You may recognize Brandy Serikaku from our Anywhere Aloha story, The Creatives, where she met with Jhesika Menes and traveled from the Big Easy to the Big Island to share in and experience the distinct but surprisingly unique cultures in the two communities.
We now join Brandy again on the Big Island, to share in her latest project: A mural in downtown Hilo, in collaboration with Temple Children.
Temple Children's mission is to strengthen and bridge communities by embracing individuality and activating conversation and collaboration. They connect and support like-minded people seeking positive social and environmental change with each project they create, and this one is no different. Brandy's mural is one of six that will be completed this week, with artists from California, New Zealand, Australia, and Hawaii coming together to share their talents and embrace the creative energy of each other and the community they are visiting.
Although this is Brandy's first mural project, the inspiration behind it comes from a lifetime of learning about, exploring, loving, and embracing Hawaiian culture:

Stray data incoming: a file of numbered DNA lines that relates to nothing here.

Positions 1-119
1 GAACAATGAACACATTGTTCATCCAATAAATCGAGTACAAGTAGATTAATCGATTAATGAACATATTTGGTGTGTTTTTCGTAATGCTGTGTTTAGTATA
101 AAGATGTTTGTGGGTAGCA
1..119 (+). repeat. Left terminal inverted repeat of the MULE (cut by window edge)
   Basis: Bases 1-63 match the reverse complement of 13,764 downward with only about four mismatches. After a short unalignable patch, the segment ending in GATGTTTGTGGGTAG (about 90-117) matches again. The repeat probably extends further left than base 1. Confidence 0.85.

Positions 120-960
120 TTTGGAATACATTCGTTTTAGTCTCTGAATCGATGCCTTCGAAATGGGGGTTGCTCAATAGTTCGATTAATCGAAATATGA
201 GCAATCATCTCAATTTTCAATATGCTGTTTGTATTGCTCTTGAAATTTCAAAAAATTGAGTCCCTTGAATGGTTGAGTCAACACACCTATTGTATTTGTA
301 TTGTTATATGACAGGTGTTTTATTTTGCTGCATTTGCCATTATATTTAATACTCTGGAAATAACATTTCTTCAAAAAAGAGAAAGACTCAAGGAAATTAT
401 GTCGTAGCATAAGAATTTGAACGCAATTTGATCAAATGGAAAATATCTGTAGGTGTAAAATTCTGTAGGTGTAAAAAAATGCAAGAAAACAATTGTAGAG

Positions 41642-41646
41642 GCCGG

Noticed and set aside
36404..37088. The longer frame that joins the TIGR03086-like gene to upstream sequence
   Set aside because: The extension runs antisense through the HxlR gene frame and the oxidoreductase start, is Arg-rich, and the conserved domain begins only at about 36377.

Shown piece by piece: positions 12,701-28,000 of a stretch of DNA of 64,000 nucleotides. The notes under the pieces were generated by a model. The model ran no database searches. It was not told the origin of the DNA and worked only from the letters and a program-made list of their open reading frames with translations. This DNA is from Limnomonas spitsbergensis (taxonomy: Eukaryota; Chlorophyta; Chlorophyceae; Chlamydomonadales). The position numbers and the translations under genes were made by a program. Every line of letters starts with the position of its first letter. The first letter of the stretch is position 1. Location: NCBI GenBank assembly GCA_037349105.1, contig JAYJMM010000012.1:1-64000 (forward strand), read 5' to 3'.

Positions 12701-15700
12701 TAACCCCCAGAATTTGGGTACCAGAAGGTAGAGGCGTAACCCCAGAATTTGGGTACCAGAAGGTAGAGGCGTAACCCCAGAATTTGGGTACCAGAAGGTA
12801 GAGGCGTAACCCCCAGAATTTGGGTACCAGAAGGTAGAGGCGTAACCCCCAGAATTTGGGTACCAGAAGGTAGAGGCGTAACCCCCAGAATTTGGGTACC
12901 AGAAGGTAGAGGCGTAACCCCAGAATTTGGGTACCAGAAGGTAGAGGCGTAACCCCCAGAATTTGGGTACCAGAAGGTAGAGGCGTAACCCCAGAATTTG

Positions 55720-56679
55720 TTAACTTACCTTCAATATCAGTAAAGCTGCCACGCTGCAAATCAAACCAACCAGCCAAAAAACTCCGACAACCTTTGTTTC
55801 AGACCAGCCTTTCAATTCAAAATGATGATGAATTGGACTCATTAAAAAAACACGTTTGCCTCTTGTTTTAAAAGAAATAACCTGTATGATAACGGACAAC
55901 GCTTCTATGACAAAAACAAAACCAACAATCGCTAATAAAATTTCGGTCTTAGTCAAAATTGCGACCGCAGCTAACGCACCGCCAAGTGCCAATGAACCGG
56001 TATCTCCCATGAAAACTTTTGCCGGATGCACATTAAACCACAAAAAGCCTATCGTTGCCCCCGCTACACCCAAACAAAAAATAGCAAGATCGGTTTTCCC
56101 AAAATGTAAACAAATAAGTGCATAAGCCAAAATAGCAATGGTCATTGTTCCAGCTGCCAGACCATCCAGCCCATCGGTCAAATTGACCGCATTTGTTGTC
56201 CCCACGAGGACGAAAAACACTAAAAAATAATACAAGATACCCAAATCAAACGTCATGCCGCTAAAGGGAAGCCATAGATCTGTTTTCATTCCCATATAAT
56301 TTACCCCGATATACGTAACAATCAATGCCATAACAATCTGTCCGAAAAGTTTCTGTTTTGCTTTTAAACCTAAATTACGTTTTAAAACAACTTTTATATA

Raised in Hilo, Brandy has been dancing hula for 27 years for Halau O Ka Ua Kanilehua - a commitment that has inspired a love of the Hawaiian culture and language. She holds a Bachelor of Arts Degree in Hawaiian Studies from the University of Hawaii at Hilo. Currently the Art Director of Sig Zane Kaiao, Brandy has been designing for over 8 years and her pen illustrations and ink paintings have come to life through her recent designs for Salt Liko. Brandy always finds time to enjoy life, through surfing, traveling, adventuring with her daughters, working in the ʻāina, and drawing.
It is no wonder that the inspiration for her mural comes from the natural world, and specifically, the landscape of the Big Island:
"I want to focus on the lehua and bring awareness to rapid ohiʻa death and caring for our native forests. I thought of Kanilehua, which is the famous rain of Hilo and also the name of the hālau hula I dance for. The lehua trees attract the clouds that bring in the rain. When you look at the meaning of Kanilehua, kani means sound and lehua is the tree. When the rain hits the leaves, the pitter and patter can be heard. We can imagine Hilo having so many lehua trees that when it rained, they heard the lehua! It will reflect the rain and the lehua, and may become an abstract print.”